One last suggestion I will make is to focus on the long game.  Stop looking for the next “4 week” or “8 week” fix.  Generally speaking, the faster you lose the weight, the more likely it is to come back.  On the other hand, those that play the long game, often experience long-term, lasting results.  Put simply…would you rather lose 10 pounds quickly?  Or, would you rather lose 10 pounds that stays off forever?  Case in point…look at those on the Biggest Loser who were placed on restrictive, aggressive plans and yes, they lost a tremendous amount of weight in a very short time.  However, only very few were able to keep it off and many rebounded and gained some (if not all) of the weight back.  

In closing, there is no one best nutritional approach out there except the one that works for you.  One key element it does require is the willingness to change.  If you want something different for yourself, you have to do something different.  Notice I didn’t say “completely alter who you are.”  I love pizza…it’s one of my favorite food groups.  I still enjoy it pretty much weekly, just in a smaller portion.  I also love ice cream…another one of my favorite food groups!  I still enjoy it often but in smaller portions.  However, because I want my body and mind to function at its best, I have added in more nutrient dense foods that support those goals.  Eating well a great majority of the time means that the small portions of pizza and/or ice cream that I eat during the week don’t take away from me accomplishing my goals and actually help me get closer to them because I never feel like I am missing out.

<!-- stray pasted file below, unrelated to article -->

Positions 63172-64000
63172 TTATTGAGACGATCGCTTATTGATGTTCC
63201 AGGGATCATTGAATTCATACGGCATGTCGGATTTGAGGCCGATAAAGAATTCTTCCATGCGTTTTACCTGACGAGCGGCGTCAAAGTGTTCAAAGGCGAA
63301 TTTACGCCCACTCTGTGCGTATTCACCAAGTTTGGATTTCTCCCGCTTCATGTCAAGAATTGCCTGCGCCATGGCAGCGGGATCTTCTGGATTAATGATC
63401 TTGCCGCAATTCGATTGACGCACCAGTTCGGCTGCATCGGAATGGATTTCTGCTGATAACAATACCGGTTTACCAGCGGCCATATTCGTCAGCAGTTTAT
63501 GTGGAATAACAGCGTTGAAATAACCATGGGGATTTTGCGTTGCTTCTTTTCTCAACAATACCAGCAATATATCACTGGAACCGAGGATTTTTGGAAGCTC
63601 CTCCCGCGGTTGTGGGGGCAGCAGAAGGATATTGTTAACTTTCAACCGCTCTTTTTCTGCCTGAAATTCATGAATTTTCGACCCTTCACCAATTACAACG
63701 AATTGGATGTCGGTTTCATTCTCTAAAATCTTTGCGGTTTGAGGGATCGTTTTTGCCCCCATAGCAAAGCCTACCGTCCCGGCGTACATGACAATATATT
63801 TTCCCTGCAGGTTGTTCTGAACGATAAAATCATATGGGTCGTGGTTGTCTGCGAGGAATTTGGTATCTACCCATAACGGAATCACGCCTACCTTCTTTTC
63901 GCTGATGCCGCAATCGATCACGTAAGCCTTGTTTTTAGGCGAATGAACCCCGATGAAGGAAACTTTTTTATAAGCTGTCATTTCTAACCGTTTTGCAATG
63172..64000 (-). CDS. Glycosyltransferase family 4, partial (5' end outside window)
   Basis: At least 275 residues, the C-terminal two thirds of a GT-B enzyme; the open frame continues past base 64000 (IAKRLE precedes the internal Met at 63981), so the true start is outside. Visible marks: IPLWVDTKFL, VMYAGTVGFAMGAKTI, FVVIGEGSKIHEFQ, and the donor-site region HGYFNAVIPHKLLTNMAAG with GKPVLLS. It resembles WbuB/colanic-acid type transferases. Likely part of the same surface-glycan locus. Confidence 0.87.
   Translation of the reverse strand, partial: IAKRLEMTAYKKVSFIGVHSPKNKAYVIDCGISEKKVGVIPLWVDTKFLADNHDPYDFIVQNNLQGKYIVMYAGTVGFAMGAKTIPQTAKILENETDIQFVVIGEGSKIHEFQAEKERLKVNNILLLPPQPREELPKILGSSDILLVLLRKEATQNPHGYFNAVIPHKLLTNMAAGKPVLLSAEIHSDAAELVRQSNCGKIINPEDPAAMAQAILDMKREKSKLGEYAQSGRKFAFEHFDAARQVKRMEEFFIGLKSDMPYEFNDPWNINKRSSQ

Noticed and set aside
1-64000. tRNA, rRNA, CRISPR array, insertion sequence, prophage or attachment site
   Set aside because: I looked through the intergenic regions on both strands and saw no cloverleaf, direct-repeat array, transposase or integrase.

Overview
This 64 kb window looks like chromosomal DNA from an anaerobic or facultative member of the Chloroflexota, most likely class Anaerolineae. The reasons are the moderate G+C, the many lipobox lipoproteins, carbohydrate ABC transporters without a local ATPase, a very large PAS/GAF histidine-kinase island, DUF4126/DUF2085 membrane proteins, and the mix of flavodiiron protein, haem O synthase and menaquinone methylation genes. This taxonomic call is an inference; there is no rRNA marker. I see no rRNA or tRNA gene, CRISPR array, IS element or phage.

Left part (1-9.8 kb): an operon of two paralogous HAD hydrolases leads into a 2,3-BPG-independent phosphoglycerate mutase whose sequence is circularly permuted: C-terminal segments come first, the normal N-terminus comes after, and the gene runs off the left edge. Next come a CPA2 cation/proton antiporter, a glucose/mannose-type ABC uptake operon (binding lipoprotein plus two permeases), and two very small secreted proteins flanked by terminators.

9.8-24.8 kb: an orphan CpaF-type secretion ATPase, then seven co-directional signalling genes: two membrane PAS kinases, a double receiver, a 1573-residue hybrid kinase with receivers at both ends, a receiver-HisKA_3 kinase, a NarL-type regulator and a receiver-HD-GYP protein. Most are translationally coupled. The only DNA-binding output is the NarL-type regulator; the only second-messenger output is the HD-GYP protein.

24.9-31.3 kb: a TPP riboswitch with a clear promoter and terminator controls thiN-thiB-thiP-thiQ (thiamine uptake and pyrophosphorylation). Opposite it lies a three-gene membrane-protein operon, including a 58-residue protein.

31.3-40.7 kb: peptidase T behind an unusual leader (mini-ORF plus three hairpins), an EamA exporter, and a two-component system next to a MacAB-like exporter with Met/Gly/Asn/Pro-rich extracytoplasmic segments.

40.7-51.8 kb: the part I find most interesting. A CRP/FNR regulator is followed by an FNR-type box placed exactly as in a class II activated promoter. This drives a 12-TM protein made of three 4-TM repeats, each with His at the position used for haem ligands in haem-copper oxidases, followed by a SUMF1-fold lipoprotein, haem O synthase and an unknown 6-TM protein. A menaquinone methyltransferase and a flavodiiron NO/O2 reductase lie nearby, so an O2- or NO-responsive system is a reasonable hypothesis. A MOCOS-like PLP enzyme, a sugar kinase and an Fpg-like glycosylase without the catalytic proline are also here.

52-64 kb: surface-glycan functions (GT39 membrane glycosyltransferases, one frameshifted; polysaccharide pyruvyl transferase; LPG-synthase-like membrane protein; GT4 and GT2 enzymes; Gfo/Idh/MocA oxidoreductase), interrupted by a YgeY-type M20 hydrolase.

If you would like some personalized guidance or direction, please don’t hesitate to reach out!

Author: Dr. Candice Dutko

This article was featured by Panorama in their November issue.

I Focused on the Scale and Here is What Happened

Written by Dr. Candice Dutko

It has been a little while since I have focused on the scale.  At different parts of my weight loss journey, I prioritized the scale differently.  I had moments where I allowed it to influence how I felt about myself.  Over time, I have moved further away from that and have placed the priority on how I feel in my day-to-day and how my training is going.  For example, how have my workouts been feeling?  Am I earning some PRs (personal records) in the gym?  I have devoted greater priority to those metrics versus the number on the scale.  As a result of focusing on fueling my performance, a difference in the scale has become a side effect of my efforts.  

During the month of June, I had to focus a bit more on the number on the scale because I had to be under a certain weight for when I was due to compete at United States Strongman Nationals at the end of the month.  Weigh-in day was Friday, June 24th, and competition day was Saturday, June 25th.  I had known since late Summer 2021 that I had qualified for competition in June 2022.  I had used the approximately 9 months prior to gradually start working on my weight and was more diligent about my nutrition.  

Candice Dutko at the strongman competition.